The idea of clearly stating expected learning outcomes is not new. For example, Mager (1962) saw objectives simply as statements of what a student should be able to do following learning, and Popham (1969) noted that objectives describe the change we intend to produce in the learner. Various authors have created and revised taxonomies of learning objectives, often with a focus on the use of action-oriented verbs to suggest the specific skills students should be able to exhibit following instruction (e.g., Anderson & Krathwohl, 2001; Bloom & Krathwohl, 1956; Krathwohl, Bloom, & Masia, 1964). More recently, Nevid and McClelland (2013) have shown examples of action verbs (e.g., recall, identify, tell, list, define, paraphrase) and how they might be linked to typical outcomes in a psychology course. According to Nevid and McClelland, objectives can be linked to traditional taxonomies in a framework requiring students to identify, define or describe, evaluate or explain, and apply relevant concepts.
Having created an instructional objective, the teacher must then identify the skills required to meet the objective—a process that Gagné (1985) called task analysis. A number of authors (e.g., Boysen, 2012; Martinez-Pons, 2001) have provided guidelines for establishing and using learning objectives in teaching. Development of clear, meaningful learning objectives is essential in an effective course, as is the admonition that “the objective of a course is not just to cover a certain set of topics, but rather to facilitate student learning and thinking” (Svinivki & McKeachie, 2011, p. 12). Further, the teaching-learning enterprise is likely to be stressful for both student and teacher when they lack a clear understanding of what is to be learned (Halpern & Stephenson, 2011). After all, as Laurence Peter (of Peter Principle fame) noted, “If you don’t know where you are going, you will probably end up somewhere else” (Peter & Hull, 2009, p. 145).
Teaching and Learning Activities
A substantial body of literature has shown the value of active and interactive approaches to teaching (Cherney, 2011; Helman & Horswill, 2002; Kulik, Kulik, & Cohen, 1979; Miller & Butler, 2011; Yoder & Hochevar, 2005). This literature (p. 48) has included advice for use of classroom discussion (Zinn & Saville, 2006), research-based classroom activities (Holmes & Dodd, 2012), service learning (Kranzler, Parks, & Gillham, 2011), and writing to learn (Stewart, Myers, & Culley, 2010), among others.
Psychology teachers have been especially productive in development and use of classroom activities and demonstrations (Benjamin, 2008; Benjamin & Lowman, 1981; Benjamin, Nodine, Ernst, & Blair-Broeker, 1999; Makosky, Whittemore, & Rogers, 1987; Makosky, Sileo, Whittemore, Landry, & Skutley, 1990; Ware & Johnson, 2000a, 2000b, 2000c). In fact, Benjamin (2002) estimated that psychology teachers have published more than 1,000 teaching activities. Good classroom demonstrations can bring a course to life for students who might otherwise be disengaged, but their use must be accompanied by thoughtful planning and preparation. Bernstein (1994) identified four strengths of good classroom demonstrations: (1) They capture and hold student attention; (2) If they involve the whole class, demonstrations can make psychological phenomena especially memorable; (3) Strong demonstrations bring material to life in a way that motivates students to learn more; and (4) Good demonstrations provide enjoyable course highlights for student and teacher alike. However, it is essential that classroom demonstrations be well integrated with lectures or other classroom activities and that they be clearly linked to the psychological principles or phenomena they are intended to illustrate (Bernstein, 2006).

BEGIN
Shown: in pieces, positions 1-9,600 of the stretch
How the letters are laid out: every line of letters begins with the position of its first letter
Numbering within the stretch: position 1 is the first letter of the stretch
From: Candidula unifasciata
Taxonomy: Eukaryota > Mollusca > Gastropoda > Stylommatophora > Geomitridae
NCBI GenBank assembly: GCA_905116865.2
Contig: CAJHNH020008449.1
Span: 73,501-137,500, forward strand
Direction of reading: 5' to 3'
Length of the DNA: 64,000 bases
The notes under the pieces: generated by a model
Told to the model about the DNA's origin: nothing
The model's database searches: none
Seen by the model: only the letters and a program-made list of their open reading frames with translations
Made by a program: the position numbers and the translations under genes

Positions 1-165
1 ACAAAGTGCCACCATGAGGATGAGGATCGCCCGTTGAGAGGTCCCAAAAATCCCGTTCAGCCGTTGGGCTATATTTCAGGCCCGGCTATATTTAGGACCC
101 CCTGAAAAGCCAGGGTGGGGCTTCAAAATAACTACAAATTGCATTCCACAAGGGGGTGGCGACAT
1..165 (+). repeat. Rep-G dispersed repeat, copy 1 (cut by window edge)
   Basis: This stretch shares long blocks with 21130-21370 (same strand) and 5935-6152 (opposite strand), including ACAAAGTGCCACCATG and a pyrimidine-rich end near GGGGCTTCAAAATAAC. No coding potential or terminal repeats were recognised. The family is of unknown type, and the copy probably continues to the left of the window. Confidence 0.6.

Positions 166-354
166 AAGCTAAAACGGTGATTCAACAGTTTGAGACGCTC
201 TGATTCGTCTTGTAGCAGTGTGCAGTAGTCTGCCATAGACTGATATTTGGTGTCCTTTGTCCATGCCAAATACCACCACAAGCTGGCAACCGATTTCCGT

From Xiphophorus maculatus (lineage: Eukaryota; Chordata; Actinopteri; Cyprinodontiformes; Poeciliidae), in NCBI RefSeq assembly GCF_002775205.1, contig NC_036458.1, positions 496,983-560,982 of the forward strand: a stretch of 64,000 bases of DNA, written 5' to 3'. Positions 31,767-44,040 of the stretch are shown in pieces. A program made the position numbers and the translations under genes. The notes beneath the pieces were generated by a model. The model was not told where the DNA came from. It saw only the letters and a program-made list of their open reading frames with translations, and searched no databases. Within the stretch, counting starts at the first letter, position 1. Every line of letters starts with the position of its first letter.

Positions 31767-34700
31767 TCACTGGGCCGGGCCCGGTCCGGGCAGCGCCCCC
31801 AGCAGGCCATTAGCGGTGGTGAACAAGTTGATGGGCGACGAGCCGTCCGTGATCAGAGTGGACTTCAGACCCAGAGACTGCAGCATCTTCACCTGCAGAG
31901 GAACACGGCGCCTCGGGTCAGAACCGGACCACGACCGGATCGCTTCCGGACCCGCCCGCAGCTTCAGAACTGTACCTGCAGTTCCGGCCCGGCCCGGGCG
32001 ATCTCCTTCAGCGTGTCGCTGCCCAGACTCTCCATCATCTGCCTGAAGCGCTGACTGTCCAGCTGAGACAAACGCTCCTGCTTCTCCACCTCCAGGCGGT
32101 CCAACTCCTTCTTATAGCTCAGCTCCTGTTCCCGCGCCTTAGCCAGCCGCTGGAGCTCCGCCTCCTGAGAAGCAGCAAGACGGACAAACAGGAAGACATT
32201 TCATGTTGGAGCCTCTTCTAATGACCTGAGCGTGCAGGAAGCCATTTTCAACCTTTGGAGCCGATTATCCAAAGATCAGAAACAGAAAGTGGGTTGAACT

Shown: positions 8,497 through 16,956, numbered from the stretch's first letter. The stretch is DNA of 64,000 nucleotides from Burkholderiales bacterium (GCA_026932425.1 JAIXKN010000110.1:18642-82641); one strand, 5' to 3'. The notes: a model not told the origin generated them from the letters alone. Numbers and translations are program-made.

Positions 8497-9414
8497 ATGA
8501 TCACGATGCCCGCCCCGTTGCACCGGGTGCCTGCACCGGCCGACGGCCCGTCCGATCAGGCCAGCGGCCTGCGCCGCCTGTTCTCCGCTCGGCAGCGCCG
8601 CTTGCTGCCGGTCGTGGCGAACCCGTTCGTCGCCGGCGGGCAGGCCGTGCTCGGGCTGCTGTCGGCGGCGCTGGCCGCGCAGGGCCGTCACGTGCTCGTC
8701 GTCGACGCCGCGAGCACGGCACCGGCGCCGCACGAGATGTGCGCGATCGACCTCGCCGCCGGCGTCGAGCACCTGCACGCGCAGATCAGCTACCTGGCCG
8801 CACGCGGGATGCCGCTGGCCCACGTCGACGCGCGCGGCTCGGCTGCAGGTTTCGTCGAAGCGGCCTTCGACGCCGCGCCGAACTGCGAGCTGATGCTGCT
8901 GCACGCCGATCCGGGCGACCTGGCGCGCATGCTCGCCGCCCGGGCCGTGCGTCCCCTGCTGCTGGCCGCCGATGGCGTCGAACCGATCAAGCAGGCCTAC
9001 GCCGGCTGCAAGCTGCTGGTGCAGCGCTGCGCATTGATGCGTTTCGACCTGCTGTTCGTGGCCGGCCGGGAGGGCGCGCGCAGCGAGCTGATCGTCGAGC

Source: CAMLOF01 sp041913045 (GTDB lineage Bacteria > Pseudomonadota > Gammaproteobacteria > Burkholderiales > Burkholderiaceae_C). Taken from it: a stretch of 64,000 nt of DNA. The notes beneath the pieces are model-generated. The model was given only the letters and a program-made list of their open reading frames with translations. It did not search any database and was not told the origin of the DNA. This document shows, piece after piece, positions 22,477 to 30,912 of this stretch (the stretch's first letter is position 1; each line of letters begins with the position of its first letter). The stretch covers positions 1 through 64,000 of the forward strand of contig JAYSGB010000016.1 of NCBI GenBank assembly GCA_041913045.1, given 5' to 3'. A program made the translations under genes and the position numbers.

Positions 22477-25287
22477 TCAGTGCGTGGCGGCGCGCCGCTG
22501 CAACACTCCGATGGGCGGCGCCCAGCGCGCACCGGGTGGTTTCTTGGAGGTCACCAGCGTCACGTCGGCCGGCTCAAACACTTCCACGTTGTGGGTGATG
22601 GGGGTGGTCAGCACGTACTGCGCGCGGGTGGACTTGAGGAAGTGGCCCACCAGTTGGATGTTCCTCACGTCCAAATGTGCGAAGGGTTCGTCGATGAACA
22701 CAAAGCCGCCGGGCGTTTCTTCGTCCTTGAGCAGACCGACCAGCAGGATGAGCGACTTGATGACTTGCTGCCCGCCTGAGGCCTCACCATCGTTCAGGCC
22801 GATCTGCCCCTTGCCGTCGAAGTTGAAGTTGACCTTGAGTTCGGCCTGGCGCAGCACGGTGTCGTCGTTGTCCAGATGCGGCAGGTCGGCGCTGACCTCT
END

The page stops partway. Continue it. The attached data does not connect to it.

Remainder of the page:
Does effective integration of teaching activities and demonstrations eliminate the need for lectures or other traditional teaching modes? I think not. As Benjamin (2002) observed, although the lecture, along with Velveeta cheese, is widely maligned, it remains, as does Velveeta, the choice of the majority. The keys to effective use of the lecture, Benjamin asserted, include being yourself, showing passion for the subject, having clear aims for the lecture, and interspersing brief lectures with demonstrations, activities, in-class writing assignments, and discussion. Face-to-face interactions remain important to humans in their effort to learn (Eble, 1988), just as Velveeta, perhaps, has its place in the varied menu comprising a healthy diet.
Evaluation of student learning outcomes should occur within a context that takes account not only of the instructor’s aims for the particular course, but also considers the desired outcomes of the department, the institution, and the broader society. Such attention to the various levels of assessment is particularly important in an era when numerous public agencies have demanded more accountability from institutions of higher education (Landrum et al., 2010). Psychology teachers, then, should acquaint themselves with the student outcomes expected by their departmental program, and the contributions their particular courses might make to achievement of those outcomes. Halonen et al. (2003) provided a rubric-based exemplar illustrating how student learning outcomes can relate to broader goals in the context of domains of scientific inquiry in psychology.